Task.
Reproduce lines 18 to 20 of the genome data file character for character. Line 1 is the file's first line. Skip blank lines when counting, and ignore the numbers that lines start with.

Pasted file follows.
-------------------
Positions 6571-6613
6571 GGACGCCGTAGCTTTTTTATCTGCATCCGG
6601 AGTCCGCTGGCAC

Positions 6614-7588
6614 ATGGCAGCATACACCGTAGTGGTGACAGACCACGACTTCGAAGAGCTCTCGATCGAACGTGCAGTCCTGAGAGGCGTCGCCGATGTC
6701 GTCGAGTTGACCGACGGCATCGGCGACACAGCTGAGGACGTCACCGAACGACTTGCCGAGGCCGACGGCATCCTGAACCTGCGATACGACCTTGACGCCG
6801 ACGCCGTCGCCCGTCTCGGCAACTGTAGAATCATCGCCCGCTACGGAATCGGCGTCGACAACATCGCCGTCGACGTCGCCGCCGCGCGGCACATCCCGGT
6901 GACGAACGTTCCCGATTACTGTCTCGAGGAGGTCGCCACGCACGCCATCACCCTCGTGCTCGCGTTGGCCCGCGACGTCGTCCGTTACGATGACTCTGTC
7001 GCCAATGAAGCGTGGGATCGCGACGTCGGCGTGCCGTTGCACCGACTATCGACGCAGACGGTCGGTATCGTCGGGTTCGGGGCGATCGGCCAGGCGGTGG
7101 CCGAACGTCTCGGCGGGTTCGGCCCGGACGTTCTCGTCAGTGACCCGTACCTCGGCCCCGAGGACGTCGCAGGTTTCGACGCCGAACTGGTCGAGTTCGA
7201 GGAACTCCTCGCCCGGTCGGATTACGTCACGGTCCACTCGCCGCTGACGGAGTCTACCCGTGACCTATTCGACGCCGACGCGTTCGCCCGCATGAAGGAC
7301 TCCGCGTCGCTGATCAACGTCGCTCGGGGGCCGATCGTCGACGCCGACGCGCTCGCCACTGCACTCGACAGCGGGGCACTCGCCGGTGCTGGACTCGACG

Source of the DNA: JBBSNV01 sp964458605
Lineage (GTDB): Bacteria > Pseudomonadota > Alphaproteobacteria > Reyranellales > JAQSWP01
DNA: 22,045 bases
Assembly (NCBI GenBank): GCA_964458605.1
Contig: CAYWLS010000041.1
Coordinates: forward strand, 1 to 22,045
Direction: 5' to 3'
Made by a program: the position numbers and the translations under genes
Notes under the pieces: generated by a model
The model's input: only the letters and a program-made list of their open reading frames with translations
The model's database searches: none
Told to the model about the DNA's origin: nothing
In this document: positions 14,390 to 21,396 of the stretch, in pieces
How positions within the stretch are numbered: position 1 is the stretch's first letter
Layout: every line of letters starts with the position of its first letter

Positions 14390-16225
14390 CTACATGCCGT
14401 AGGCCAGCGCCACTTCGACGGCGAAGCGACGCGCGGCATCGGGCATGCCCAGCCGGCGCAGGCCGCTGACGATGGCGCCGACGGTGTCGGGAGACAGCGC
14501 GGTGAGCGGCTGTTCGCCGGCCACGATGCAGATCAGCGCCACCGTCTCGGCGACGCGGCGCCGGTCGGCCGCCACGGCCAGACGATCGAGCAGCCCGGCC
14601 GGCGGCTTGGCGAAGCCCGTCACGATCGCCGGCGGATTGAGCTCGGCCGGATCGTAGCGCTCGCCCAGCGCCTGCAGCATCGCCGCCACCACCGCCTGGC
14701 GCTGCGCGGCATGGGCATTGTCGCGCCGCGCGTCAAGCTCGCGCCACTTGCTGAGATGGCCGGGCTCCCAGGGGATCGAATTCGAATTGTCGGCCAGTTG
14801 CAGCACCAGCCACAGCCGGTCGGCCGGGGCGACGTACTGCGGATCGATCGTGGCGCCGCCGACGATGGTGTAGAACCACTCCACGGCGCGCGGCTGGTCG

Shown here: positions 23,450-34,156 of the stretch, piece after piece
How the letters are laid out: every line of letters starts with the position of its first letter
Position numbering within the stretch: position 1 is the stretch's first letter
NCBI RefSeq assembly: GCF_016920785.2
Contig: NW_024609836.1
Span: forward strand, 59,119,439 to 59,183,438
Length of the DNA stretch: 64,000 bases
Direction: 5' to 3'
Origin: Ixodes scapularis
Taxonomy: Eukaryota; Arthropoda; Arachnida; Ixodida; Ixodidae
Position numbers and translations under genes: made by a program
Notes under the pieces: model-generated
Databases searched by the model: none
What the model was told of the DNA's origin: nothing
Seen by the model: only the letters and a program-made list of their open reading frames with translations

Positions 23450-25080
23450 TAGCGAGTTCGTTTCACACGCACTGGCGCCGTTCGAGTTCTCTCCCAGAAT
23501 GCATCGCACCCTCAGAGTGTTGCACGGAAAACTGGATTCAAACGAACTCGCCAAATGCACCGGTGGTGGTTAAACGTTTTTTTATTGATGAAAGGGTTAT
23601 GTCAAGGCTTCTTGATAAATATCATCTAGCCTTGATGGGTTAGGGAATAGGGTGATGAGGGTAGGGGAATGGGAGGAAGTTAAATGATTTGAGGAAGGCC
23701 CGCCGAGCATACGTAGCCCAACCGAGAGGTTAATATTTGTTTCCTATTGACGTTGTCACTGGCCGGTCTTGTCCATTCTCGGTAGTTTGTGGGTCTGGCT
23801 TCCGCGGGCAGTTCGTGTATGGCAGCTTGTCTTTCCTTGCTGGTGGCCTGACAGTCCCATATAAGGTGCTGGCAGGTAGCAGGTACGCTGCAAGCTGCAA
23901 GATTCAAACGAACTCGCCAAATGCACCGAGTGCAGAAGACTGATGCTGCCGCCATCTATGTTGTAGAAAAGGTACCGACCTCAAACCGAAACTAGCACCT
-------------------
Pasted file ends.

Coordinates: forward strand, 1 to 22,045
Direction: 5' to 3'
Made by a program: the position numbers and the translations under genes